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Front Page - Friday, March 13, 2015

The Critic's Corner

‘Chappie’ aims for the moon, makes it halfway there

I thought about “Chappie” for days after seeing it last week. I thought about it and thought about it and thought about it – because I believed it was about ... something, even if I couldn’t put my finger on what.

On the surface, “Chappie” follows the adventures of a robot that can feel. The film, writer and director Neill Blomkamp’s third after the brilliant “District 9” and the clunky “Elysium,” is set in Johannesburg, South Africa about a decade in the future. To curb the growing crime rate, the government has purchased armored attack robots from a private weapons manufacturer, giving “Chappie” a strand of “RoboCop” DNA.

The creator of the robots, Deon, has also been developing artificial intelligence that mimics the human mind by allowing machines to think, feel, and be self-aware. When he asks his boss, played by Sigourney Weaver, if he can test it on one of the attack robots, she tells him no – presumably because that’s what the script tells her to do.

Determined to test his A.I., Deon steals a damaged robot and loads it into his van. But on his way home, a trio of gangsters kidnap him and the robot as part of a plan to pull off a big heist. When Deon installs the program and boots up Chappie in the threesome’s hideout, Chappie responds with childlike fear, and begins learning.

While Deon’s software is a success, there’s a problem. A fellow weapons designer named Vincent, will do whatever he can to sabotage Deon’s line of robots, which he believes are an affront to humanity. Painted in broad, cartoonish strokes by actor Hugh Jackman, he’s created a larger, clunkier, and inferior robot remotely controlled by humans, giving “Chappie” a strand of “Real Steel” DNA. Suffice to say Vincent complicates matters for Deon, Chappie, and our gangsters.

Chappie was brought to life by a combination of motion capture performance (a process by which an actor’s movements are used to animate a computer model) and remarkably photorealistic computer rendering. There are literally no seams in the animation; it looks as though there was a highly animated robot on the set, moving in a remarkably realistic manner.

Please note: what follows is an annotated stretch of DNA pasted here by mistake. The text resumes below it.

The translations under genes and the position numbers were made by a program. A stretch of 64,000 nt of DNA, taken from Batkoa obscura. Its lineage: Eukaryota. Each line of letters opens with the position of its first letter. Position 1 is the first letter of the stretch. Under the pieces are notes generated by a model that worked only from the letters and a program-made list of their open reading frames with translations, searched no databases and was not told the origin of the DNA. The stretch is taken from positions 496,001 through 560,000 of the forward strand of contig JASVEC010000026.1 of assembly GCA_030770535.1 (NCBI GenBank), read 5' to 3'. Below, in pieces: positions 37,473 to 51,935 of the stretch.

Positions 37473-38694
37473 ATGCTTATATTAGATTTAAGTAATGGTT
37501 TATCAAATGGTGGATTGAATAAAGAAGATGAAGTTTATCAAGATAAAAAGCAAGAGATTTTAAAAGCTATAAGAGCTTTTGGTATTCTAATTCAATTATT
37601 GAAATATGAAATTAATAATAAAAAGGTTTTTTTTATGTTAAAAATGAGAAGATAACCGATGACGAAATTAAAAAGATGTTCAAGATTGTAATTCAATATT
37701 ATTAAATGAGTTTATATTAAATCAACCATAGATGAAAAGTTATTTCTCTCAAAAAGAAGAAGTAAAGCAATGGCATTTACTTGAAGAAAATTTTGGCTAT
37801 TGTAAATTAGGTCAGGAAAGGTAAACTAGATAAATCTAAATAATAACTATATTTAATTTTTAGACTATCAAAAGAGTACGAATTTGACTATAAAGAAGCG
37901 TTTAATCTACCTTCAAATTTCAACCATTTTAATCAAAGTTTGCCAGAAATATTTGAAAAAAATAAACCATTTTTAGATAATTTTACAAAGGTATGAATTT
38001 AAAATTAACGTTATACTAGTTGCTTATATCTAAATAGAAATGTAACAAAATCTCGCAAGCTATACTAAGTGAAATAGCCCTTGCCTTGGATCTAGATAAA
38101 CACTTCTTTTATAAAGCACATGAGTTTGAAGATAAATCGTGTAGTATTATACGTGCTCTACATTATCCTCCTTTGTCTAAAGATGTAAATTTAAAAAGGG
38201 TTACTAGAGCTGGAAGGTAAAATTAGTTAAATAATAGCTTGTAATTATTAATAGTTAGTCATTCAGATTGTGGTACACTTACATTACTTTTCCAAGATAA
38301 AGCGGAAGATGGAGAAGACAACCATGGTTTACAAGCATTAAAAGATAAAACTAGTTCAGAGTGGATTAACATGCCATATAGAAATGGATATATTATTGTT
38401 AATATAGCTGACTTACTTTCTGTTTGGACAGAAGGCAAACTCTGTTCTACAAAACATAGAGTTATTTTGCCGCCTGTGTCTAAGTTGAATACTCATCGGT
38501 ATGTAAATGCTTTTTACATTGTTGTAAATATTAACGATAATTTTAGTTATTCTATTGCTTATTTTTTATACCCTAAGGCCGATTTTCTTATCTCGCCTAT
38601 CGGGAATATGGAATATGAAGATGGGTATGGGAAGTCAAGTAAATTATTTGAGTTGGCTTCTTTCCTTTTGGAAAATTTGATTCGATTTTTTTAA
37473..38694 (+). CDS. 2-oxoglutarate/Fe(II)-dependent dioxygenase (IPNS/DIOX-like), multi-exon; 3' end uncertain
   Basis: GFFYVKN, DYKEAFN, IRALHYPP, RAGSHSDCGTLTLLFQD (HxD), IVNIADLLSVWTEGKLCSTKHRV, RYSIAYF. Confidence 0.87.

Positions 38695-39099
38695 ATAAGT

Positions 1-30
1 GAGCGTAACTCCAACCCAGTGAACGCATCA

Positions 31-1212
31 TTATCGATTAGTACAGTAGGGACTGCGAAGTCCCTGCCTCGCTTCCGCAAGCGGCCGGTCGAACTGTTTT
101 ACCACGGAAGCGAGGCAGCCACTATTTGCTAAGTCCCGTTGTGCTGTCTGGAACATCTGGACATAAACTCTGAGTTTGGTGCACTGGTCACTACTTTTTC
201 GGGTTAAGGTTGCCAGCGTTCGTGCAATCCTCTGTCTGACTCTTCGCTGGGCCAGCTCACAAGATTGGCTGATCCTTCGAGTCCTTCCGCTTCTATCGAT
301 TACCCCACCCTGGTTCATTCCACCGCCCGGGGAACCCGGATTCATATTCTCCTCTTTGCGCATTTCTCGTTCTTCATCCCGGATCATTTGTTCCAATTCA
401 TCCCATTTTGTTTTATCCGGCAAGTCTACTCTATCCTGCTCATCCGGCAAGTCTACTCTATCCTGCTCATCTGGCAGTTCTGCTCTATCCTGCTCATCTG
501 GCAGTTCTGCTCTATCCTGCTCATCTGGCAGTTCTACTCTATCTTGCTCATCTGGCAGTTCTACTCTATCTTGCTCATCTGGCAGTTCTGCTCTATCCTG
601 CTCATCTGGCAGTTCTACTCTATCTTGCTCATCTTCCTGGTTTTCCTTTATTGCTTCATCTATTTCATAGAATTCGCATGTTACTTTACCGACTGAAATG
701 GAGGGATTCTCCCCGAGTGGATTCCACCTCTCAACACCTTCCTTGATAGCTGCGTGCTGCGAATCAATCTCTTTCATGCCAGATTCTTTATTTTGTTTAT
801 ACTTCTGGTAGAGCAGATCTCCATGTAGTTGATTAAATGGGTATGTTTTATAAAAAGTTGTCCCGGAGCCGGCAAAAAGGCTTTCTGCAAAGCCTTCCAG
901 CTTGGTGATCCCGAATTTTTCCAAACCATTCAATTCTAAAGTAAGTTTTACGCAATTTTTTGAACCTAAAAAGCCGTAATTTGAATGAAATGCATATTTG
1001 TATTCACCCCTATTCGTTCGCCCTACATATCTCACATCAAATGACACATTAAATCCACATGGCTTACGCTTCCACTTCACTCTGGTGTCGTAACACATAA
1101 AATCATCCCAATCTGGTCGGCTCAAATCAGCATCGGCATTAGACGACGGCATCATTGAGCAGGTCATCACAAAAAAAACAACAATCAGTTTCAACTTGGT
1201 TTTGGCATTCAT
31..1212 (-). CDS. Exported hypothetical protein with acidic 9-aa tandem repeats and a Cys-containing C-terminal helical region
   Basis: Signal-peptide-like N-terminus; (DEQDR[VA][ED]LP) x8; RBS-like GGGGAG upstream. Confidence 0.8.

Bringing Chappie to life involved more than high tech wizardry, though. The man behind those movements was actor Sharlto Copley, who played the lead in “District 9.” Like Andy Serkis did for the character of Gollum in the “Lord of the Rings” films, Copley performed. And what a performance it is. From Chappie’s early, childlike innocence as he learns about the world around him, to the way he mimics the movements of the criminals (I love the way he sniffs and wipes his nose while walking like a gangster), to Chappie eventually developing his own body language based on his response to what he’s been through, Copley was brilliant. For all intents and purposes, Chappie is not just a computer graphic, but a tangible character in the movie.

This makes all the difference. Without it, “Chappie” would be difficult to swallow. It takes place in what must be the sullied underbelly of Johannesburg – in abandoned buildings riddled with graffiti and slums seemingly cobbled together out of sheets of rusty tin and human misery. The gangsters are abhorrent human beings who initially care only about themselves. Watching the behavior of two of the criminals, Ninja and Yolandi, played by real life South African rappers, I wanted to shrink away from the screen. Worse, I don’t know what possessed Jackman, or Blomkamp, to make Vincent such a buffoonish cliché.

But by allowing Chappie to be the emotional anchor for viewers, Blomkamp seems to be pulling their attention away from the human characters, perhaps in an attempt to help them understand what the robot means, or represents. But either he wasn’t sure what his movie was about, or he shrouded his message under a thick layer of pulp sci-fi, because as I walked out of the theater, I was curiously unsatisfied.

Days later, as I was still turning the film over in my mind, I hit on something that might or might not have been what Blomkamp was trying to say. “Chappie” is a violent film. We live in a violent world, and we’ve become largely numb to human-on-human violence. To get us to see where we are as a species, Blomkamp created a mechanical being, invested him with naiveté, and then subjected him to heartbreaking brutality. Fortunately, the ending suggests there is a way to become innocent again.

“Chappie” has taken a lot of hits from critics, and audiences didn’t exactly fill theaters during the film’s opening weekend. But it’s worth seeing, if only to marvel at the artistry that went into bringing the robot to life, and to ponder the film longer than the walk back to the car.

Two and a half stars out of four. Rated R for violence, language, and brief nudity. David Laprad is the assistant editor of the Hamilton County Herald and an award-winning columnist and photographer. Contact him at dlaprad@hamiltoncountyherald.com.